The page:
Writer Ed Brisson has a two-fer this Wednesday: RoboCop: The Last Stand #8 and Sons of Anarchy #7, both from Boom! Studios.
RoboCop is the capper to the miniseries, the first seven issues of which were adapted by Steven (2 Guns) Grant from Frank Miller’s unused movie script for “RoboCop 3.” SOA launches a new arc, continuing a series originally set to be a limited run written by Christopher Golden.
Dan Greenfield: Wednesday’s a nice day for you this week: Tell us about the books you’ve got coming out. Are you treating yourself to lunch?
Ed Brisson: Sure. My first issue of Sons of Anarchy (#7) hits that day. It’s a Lee Toric “solo” issue that’s illustrated by Jesus Hervas who … holy God that dude is an incredible artist. Sooooo good. I’m really proud of this issue. It was great to be able to tell this story about a character who might not have been one of the major players in the show in the long run, but who had such an effect on the club and set some serious wheels into motion. Lee Toric was one of my faves. That’s one of the things that I love about the show, they have a lot of really interesting and well-defined characters. It’s the kind of stuff that I really get a kick out of.
The other is the final issue of RoboCop: Last Stand. It’s an epilogue of sorts. An original story that takes place after the events in the Frank Miller/Steven Grant issues and is drawn by series artist Korkut Oztekin. The story is really about the fallout of OCP’s ultimate failure in trying to “save” Detroit. I mined some characters from RoboCop’s past for this final showdown, so fans of the franchise are in for a treat. Figure if I never get to write another RoboCop story again, then at least I’m going make this one as big and bad-assed as possible.
I’d like to say that I am treating myself to lunch that day, but in reality, I’ll probably be at home, tied to the computer, still in pajama pants, writing and eating leftovers over the sink. The glamorous life of the comic book writer!
How big a fan of RoboCop and SOA were you before these gigs came along?
I am a huge fan of both. I’ve been a RoboCop fan since as long as I can remember. Used to have it on VHS and would watch it weekly when I was younger. Still revisit it at least once a year. It’s held up amazingly well over the years! Still enjoy the hell out of it and would rank it amongst one of my all-time favorite films.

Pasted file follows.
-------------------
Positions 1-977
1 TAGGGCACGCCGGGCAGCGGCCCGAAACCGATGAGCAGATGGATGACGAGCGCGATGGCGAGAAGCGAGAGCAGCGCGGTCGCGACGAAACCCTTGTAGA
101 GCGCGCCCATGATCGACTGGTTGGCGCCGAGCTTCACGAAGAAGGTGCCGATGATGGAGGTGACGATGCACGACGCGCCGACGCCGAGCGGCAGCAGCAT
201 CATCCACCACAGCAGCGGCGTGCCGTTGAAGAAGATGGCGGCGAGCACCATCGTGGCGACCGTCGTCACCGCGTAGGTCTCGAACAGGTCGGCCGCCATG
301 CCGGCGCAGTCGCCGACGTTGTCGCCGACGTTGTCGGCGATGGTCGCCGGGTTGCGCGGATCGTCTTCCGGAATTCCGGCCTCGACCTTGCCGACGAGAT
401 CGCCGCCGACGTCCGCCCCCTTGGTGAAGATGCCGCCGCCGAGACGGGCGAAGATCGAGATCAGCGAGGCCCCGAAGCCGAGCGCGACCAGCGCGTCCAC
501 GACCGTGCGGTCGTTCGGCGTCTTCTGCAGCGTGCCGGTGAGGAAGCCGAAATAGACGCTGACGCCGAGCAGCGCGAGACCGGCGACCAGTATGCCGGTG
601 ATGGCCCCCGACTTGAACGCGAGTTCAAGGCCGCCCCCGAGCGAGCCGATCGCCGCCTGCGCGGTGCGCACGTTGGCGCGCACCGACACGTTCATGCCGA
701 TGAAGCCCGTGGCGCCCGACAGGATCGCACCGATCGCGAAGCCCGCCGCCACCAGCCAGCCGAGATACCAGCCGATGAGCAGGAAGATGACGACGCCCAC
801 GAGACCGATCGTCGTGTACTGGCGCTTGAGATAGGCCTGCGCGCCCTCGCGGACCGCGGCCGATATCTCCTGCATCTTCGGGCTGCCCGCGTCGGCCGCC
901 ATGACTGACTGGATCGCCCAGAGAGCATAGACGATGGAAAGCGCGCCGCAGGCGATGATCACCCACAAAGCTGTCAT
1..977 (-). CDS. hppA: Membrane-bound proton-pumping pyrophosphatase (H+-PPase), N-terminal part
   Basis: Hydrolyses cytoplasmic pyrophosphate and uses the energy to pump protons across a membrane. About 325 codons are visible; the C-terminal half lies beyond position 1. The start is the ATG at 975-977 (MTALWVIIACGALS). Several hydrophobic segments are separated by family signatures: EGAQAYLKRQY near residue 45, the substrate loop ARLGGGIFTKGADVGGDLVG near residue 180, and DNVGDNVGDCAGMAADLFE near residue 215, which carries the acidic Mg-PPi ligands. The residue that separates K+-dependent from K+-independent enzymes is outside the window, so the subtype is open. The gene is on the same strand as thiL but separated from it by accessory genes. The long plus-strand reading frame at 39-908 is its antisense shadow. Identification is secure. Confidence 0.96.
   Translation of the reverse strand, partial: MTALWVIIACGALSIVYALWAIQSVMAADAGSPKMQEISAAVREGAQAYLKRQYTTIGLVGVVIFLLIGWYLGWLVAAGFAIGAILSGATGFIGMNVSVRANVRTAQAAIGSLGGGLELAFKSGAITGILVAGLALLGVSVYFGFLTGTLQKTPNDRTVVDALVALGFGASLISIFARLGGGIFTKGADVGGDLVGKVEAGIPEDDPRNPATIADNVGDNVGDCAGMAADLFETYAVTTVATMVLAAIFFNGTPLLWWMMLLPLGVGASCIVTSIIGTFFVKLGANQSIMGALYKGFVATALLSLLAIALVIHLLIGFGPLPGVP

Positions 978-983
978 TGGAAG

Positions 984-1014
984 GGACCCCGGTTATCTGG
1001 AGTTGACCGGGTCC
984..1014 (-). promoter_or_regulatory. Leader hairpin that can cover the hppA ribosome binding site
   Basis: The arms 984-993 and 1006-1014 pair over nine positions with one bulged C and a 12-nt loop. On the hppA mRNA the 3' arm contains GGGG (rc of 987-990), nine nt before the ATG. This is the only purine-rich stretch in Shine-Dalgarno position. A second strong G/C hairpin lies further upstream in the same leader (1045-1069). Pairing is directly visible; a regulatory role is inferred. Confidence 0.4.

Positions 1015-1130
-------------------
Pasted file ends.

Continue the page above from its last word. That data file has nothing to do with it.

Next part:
SOA I came into around the second season. This is something I’m not sure I’ve talked about publicly before, but the reason I started watching Sons initially was because I was working up a pitch for a comic series about a biker gang. I’d done months of research and was forming the pitch, mapping out the series, all that sort of fun stuff.
I figured I should probably watch SOA just to make sure that we’re not treading the same territory (seeing as both involved bikers). After watching the first season, I threw my pitch away and scrapped the project. It was a sad day in the Brisson household. SOA had beaten me to the punch. It’s funny how things work out and now, 2-3 years later, here I am, writing the SOA comic. Life is funny sometimes.
So you’re wrapping a RoboCop story that had its genesis with Frank Miller years ago. How did you wrap your head around that one?
It was a cool opportunity to tell a story in the OG RoboCop universe. Boom! was kind enough to send me the first seven issues to read through beforehand. I had been aware of the script since just after the third RoboCop came out and was happy to see it brought to life. With the eighth issue, it was really just a matter of telling a story that could take place after what Frank Miller and Steven Grant had already laid down, just getting into that mind space. Telling a complete story that doesn’t disrupt, but also gives some sense of closure.
When working on a comic based on an ongoing story, like Sons of Anarchy, how do you go about creating a storyline that has stakes the reader can buy into?
The interesting thing that Boom! has been doing with SOA, and why I think it appeals to readers and fans of the show, is that they’ve taken the series back to examine things that have come up already in the show, that maybe were not explored — could be passing comments or a past hinted at.
As a reader and a viewer, those are things that interest me. Situations where you know just a little bit about what happened — if you know too much, then there’s no point in going back and exploring that thread. So, I think that we’re giving readers stories that they want to hear, things they may already have questions about.